Yes, sometimes it is lonely and starting out is filled with insecurities, with your own well-wishers throwing more than a few cautions. But ultimately, like life, your business journey is going to be unique. I end with the thought that “stubbornness for your dream is what people end up calling endurance”. Wishing you a happy New Year and more power to entrepreneurial thinkers.

Satish is the Founder & Director, Guru Media Group & also runs Start Guru, an initiative for the entrepreneurial. 

You must be to comment.

More from Satish Raju @ Guru

Similar Posts

By Soumadri Banerjee

By Saptak Choudhury

By Sourya Majumder

Wondering what to write about?

Here are some topics to get you started

Share your details to download the report.

We promise not to spam or send irrelevant information.

Share your details to download the report.

We promise not to spam or send irrelevant information.

An ambassador and trained facilitator under Eco Femme (a social enterprise working towards menstrual health in south India), Sanjina is also an active member of the MHM Collective- India and Menstrual Health Alliance- India. She has conducted Menstrual Health sessions in multiple government schools adopted by Rotary District 3240 as part of their WinS project in rural Bengal. She has also delivered training of trainers on SRHR, gender, sexuality and Menstruation for Tomorrow’s Foundation, Vikramshila Education Resource Society, Nirdhan trust and Micro Finance, Tollygunj Women In Need, Paint It Red in Kolkata.

Now as an MH Fellow with YKA, she’s expanding her impressive scope of work further by launching a campaign to facilitate the process of ensuring better menstrual health and SRH services for women residing in correctional homes in West Bengal. The campaign will entail an independent study to take stalk of the present conditions of MHM in correctional homes across the state and use its findings to build public support and political will to take the necessary action.

Saurabh has been associated with YKA as a user and has consistently been writing on the issue MHM and its intersectionality with other issues in the society. Now as an MHM Fellow with YKA, he’s launched the Right to Period campaign, which aims to ensure proper execution of MHM guidelines in Delhi’s schools.

The long-term aim of the campaign is to develop an open culture where menstruation is not treated as a taboo. The campaign also seeks to hold the schools accountable for their responsibilities as an important component in the implementation of MHM policies by making adequate sanitation infrastructure and knowledge of MHM available in school premises.

Read more about his campaign.

Harshita is a psychologist and works to support people with mental health issues, particularly adolescents who are survivors of violence. Associated with the Azadi Foundation in UP, Harshita became an MHM Fellow with YKA, with the aim of promoting better menstrual health.

Her campaign #MeriMarzi aims to promote menstrual health and wellness, hygiene and facilities for female sex workers in UP. She says, “Knowledge about natural body processes is a very basic human right. And for individuals whose occupation is providing sexual services, it becomes even more important.”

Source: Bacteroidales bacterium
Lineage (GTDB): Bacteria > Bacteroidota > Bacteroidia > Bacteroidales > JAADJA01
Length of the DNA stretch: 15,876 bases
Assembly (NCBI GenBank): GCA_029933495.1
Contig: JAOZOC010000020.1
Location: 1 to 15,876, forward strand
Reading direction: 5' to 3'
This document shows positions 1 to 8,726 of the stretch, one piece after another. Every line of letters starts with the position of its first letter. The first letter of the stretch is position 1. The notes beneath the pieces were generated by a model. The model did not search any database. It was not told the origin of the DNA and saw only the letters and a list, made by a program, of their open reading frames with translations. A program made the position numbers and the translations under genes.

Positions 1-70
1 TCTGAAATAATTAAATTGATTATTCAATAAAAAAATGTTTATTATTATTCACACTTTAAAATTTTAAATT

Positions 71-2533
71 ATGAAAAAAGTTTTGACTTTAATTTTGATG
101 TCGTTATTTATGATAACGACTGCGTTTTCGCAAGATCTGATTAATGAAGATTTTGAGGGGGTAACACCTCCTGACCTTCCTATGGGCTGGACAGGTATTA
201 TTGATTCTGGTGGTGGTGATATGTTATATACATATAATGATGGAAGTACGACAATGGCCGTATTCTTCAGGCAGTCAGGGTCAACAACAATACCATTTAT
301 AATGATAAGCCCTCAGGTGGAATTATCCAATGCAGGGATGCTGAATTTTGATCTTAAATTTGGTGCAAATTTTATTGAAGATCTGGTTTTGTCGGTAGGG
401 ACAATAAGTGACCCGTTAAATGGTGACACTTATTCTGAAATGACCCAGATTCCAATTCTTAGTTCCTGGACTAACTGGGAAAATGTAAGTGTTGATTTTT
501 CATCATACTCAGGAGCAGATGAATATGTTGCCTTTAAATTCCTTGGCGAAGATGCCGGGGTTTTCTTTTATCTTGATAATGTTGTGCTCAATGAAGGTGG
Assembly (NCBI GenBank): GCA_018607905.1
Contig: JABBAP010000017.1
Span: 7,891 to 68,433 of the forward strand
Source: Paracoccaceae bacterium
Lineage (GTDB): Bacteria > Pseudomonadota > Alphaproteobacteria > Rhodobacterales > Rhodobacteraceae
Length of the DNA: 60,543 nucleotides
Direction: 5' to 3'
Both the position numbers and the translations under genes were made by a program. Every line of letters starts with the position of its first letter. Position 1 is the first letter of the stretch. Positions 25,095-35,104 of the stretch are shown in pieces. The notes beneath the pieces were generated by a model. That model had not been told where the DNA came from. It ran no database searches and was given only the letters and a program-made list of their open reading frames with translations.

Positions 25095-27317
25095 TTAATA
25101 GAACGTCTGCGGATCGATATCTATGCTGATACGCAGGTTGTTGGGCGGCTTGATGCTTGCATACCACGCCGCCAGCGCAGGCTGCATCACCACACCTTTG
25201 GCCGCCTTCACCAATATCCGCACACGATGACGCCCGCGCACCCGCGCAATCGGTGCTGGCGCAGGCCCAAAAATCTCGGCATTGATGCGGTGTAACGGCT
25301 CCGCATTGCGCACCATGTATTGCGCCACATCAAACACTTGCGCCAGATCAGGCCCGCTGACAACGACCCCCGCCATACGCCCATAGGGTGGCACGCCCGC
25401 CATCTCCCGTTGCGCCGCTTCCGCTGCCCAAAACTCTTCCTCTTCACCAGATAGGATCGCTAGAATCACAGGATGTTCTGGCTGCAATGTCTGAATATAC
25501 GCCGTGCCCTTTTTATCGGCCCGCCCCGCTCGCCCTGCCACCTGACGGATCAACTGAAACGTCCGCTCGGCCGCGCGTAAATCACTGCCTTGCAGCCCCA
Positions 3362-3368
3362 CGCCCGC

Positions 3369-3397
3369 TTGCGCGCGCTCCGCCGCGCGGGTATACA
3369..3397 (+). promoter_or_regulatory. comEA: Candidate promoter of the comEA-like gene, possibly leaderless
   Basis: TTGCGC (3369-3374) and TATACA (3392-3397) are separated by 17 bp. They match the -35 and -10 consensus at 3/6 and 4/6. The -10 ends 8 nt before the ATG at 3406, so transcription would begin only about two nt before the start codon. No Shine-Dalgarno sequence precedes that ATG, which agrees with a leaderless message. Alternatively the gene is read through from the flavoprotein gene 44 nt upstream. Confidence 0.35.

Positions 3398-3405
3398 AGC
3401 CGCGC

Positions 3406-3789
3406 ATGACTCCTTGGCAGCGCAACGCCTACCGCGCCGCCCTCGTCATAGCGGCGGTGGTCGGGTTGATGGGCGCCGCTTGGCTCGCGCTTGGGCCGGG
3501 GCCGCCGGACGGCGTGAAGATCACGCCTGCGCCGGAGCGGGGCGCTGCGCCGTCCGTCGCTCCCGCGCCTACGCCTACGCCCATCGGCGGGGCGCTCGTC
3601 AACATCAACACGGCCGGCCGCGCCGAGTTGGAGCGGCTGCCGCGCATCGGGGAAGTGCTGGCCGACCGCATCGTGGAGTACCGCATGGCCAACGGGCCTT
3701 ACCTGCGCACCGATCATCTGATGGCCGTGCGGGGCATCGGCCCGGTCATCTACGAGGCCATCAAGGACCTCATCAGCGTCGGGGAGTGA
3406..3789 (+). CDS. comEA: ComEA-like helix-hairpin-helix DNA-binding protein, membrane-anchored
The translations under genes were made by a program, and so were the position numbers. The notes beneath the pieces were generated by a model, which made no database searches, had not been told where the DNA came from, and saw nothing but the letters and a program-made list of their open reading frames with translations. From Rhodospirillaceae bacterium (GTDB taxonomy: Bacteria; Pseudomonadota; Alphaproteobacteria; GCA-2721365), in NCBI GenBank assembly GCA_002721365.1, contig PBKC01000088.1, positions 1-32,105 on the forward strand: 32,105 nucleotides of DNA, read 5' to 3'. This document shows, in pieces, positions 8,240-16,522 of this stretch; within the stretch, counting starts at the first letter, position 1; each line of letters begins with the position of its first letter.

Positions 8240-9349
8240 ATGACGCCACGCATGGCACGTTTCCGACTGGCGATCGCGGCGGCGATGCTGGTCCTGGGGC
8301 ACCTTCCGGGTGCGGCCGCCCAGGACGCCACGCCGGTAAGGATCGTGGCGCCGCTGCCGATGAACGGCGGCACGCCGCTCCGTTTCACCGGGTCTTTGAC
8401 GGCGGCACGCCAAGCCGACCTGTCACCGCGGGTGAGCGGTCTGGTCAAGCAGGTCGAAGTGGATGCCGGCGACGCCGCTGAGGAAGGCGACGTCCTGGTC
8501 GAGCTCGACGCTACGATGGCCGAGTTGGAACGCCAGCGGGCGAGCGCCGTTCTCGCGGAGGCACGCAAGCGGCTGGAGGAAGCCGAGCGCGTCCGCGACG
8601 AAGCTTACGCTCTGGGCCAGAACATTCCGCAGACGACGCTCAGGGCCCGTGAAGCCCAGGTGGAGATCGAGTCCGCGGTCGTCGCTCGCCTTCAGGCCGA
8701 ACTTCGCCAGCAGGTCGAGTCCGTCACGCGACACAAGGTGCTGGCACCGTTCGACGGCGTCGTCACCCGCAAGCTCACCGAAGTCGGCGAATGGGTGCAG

Meri Marzi aims to ensure sensitised, non-discriminatory health workers for the needs of female sex workers in the Suraksha Clinics under the UPSACS (Uttar Pradesh State AIDS Control Society) program by creating more dialogues and garnering public support for the cause of sex workers’ menstrual rights. The campaign will also ensure interventions with sex workers to clear misconceptions around overall hygiene management to ensure that results flow both ways.

Read more about her campaign.

MH Fellow Sabna comes with significant experience working with a range of development issues. A co-founder of Project Sakhi Saheli, which aims to combat period poverty and break menstrual taboos, Sabna has, in the past, worked on the issue of menstruation in urban slums of Delhi with women and adolescent girls. She and her team also released MenstraBook, with menstrastories and organised Menstra Tlk in the Delhi School of Social Work to create more conversations on menstruation.

With YKA MHM Fellow Vineet, Sabna launched Menstratalk, a campaign that aims to put an end to period poverty and smash menstrual taboos in society. As a start, the campaign aims to begin conversations on menstrual health with five hundred adolescents and youth in Delhi through offline platforms, and through this community mobilise support to create Period Friendly Institutions out of educational institutes in the city.

Read more about her campaign. 

A student from Delhi School of Social work, Vineet is a part of Project Sakhi Saheli, an initiative by the students of Delhi school of Social Work to create awareness on Menstrual Health and combat Period Poverty. Along with MHM Action Fellow Sabna, Vineet launched Menstratalk, a campaign that aims to put an end to period poverty and smash menstrual taboos in society.

As a start, the campaign aims to begin conversations on menstrual health with five hundred adolescents and youth in Delhi through offline platforms, and through this community mobilise support to create Period Friendly Institutions out of educational institutes in the city.